Guy de Maupassant provided a realistic description of the opening of a rural spa. 90 per cent of which are in Africa. III) Paradise lost: water as a danger and source of conflict A) Water as foe: waterborne diseases and natural disasters Nevertheless. 100 to 150 million new cases each year.000 litres. In the nineteenth and twentieth centuries. like cholera. is spread by dirty hands and contaminated water. But it was not until the eighteenth and. At the end of the nineteenth century. In Mont-Oriol. the Arabs and the Persians pursued and refined the tradition of fountains. bacterial or viral origin are widespread. To this group should be added severe parasitic. allow for leaks and enormous water losses from the ancient system. water was the essential factor in the stability and organization of the preColumbian peoples of Mexico. and filariasis. the largest city in the Americas of the seventeenth century. Waterborne diseases of parasitic. humankind very soon lost the key to paradise. the nineteenth century. According to bibliographical sources. In Aztec Mexico. Among the bacterial disorders. still considered rain a divine phenomenon. cholera continues to be the most notorious in Europe as a result of the 1854 epidemic which left nearly 150. The Incas believed that Lake Titicaca was the centre of the original world. Louis Pasteur and his students demonstrated the role played by germs in infectious diseases and the consequent importance of good hygiene. the god of rain. with the rediscovery of the body and the health cult.000 dead in France. Spa. Vichy. Bartolomeo Arzáns. Around 1730 in the new world. Among virus-caused diseases. the peasants worshipped Tláloc. This estimate does not. bilharziasis (300 million people at risk). Water was a gift from the gods like the fountain tree or holy tree of the Canary Islands which. transformed mist into water for the early inhabitants of the island of Hierro. chronicler of the life of Potosí. In fact. 300 million parasite carriers). propagated by human beings as a result of poor hygiene or mismanagement of water. until the year 1610. bacterial and viral dysenteries in new-born babies. Bath and Montecatini flourished. under the reign of Trajan (98-117 AD) the daily amount of water supplied to each Roman was approximately 1. These include malaria (1 million deaths annually. After the fall of Rome and then Constantinople. even more so. Waterborne parasites are predominantly responsible for diseases in the developing world. symbolized by a frog or a toad. Marienbad. hepatitis A. seven world pandemics have killed hundreds of thousands.supply in the area that later became Spain. . water sports and hot baths. written in 1887. In France the Empress Eugénie set the style by going to spas. Baden-Baden. that the popularity of spas reached its height. however. The fashion then reappeared in Europe during the baroque period.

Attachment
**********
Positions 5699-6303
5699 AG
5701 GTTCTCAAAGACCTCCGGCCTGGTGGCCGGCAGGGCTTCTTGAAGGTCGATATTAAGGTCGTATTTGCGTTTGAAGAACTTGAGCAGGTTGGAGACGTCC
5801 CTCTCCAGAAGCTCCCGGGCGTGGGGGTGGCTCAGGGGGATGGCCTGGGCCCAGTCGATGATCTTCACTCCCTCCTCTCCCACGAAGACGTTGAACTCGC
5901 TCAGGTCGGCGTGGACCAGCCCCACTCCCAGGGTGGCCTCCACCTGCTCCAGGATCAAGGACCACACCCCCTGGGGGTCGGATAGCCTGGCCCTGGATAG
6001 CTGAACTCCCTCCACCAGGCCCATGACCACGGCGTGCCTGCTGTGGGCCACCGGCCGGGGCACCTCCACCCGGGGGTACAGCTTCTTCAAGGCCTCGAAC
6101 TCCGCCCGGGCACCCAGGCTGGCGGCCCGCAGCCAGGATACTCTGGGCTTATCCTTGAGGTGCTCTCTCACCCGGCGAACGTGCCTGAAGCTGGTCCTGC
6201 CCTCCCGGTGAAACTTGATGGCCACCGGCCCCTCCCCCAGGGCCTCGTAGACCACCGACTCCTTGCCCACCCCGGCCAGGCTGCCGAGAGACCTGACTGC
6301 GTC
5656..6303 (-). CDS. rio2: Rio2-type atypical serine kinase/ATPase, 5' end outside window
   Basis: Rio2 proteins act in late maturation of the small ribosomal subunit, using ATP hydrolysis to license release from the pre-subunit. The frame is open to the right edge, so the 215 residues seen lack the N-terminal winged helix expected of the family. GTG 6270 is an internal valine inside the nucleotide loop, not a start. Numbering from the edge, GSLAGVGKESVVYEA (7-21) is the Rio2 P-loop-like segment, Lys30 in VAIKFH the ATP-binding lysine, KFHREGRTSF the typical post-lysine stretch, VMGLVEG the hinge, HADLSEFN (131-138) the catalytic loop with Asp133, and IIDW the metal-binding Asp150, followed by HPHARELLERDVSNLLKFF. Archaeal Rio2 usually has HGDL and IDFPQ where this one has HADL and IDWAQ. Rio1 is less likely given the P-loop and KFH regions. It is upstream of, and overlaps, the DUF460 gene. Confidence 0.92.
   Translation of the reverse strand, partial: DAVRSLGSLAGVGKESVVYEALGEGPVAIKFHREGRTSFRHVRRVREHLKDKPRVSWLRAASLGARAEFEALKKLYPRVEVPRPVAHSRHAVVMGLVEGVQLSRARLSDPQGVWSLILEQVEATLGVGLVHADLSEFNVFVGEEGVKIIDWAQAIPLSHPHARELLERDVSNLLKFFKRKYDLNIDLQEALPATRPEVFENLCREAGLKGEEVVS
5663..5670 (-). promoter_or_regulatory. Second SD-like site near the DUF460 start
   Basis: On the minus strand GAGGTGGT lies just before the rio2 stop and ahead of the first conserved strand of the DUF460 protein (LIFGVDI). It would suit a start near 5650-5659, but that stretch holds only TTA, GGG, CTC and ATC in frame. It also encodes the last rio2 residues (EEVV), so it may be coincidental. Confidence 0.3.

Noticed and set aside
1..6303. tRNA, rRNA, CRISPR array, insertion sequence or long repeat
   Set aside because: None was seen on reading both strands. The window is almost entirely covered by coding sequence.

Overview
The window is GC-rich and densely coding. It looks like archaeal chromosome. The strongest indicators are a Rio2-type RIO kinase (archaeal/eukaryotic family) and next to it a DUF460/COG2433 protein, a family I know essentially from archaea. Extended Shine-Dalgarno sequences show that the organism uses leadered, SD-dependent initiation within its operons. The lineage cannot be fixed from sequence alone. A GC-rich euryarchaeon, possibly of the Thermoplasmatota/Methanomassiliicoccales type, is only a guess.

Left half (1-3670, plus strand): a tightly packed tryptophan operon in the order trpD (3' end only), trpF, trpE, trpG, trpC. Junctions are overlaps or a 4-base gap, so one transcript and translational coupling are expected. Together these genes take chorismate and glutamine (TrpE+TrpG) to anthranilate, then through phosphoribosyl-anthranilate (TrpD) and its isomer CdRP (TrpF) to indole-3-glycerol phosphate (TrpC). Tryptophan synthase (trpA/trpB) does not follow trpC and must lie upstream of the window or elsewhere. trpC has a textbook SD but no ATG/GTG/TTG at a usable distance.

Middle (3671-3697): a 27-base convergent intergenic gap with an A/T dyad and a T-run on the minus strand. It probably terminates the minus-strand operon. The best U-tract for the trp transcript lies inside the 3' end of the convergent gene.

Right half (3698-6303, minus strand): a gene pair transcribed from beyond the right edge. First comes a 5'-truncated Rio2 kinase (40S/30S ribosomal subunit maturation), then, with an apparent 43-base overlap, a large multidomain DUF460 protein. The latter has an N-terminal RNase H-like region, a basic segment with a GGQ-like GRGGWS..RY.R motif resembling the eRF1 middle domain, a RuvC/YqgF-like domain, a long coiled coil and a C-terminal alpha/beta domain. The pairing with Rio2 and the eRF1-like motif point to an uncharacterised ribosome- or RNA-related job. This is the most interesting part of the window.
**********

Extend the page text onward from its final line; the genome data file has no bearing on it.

Other well-known contemporary cases involve rivers that cross international boundaries: countries located upstream can control the amount of water available to the countries lying further downstream. C) Water as en ecological and legal challenge: the public and private domains . and the Canary Islands. whose future reservoirs and intake structures could make the Aswan dam and its irrigated farming obsolete. it was owing to the impiety of its subjects that the kingdom disappeared because of water. where the equivalent term is `galerías'. led to the Guil tragedy in June 1957 in the upper Durance. The historian Wittfogel referred to `water' civilizations. Greece. and more recently those of Nîmes. where water is in particularly short supply. interconnected network to meet its needs. civilizations based on the ownership and control of water. D. oxen became unshoed and ells propagated outside ponds. In France. The price of grain was three times the average for the period 1270-1350. The Palestinian entity will soon be faced with water shortages and consequent dependency on the state of Israel. eight years of massive rainfall and record flooding in the period 1313-1320 affected the whole of Europe and.Among the major rains and floods of history. harvests were pitifully small. anarchic land use and the permanent occupation of large river beds. In addition to these natural disasters. described by the hydrologist Maurice Pardé. Assyria and the kingdom of Saba'. that is. in the eighth century BC. Vaison-la-Romaine and the Maritime Alps. a veritable water tower of the Nile. This type of system.artificial underground tunnels transporting water over great distances . To this day Israel carefully monitors its water supply. However. which supplied water from the spring of Gihon. where such conduits were called `foggaras'. Clear examples are the civilizations of Egypt. According to the Ant sura in the Koran. Gill developed the theory that King David had been able to take Jerusalem by using the city's underground conduits. Working from Old Testament evidence. Jordan and Israel have recently concluded an agreement concerning their utilization of the waters of the Jordan. In the Winchester area of England the hay would not dry. the Magreb. Egypt is dependent on the political situation in Ethiopia. was to be applied in Persia. Egypt. B) Water as power: "water" civilizations Since ancient times the control of water has symbolized power in the Middle East. in 1315-1316. just as it had prospered from it. produced one of the worst famines of the Middle Ages. improper land use aggravated flooding and triggered erosion. a frequent feature in the Mediterranean region. it requires a powerful. the clearest example involving the power of water was the fall of the kingdom of Saba'. which flourished in environments that then became just about as arid as they are at present. in what is now Turkey. India. Qanaats . especially in arid and semi-arid mountain regions.were invented by the inhabitants of Urartu. symbolized by the destruction of the only dam in Ma'rib around 300 AD. More people died than in the great plague of 1349. generally using water from aquifer drainage.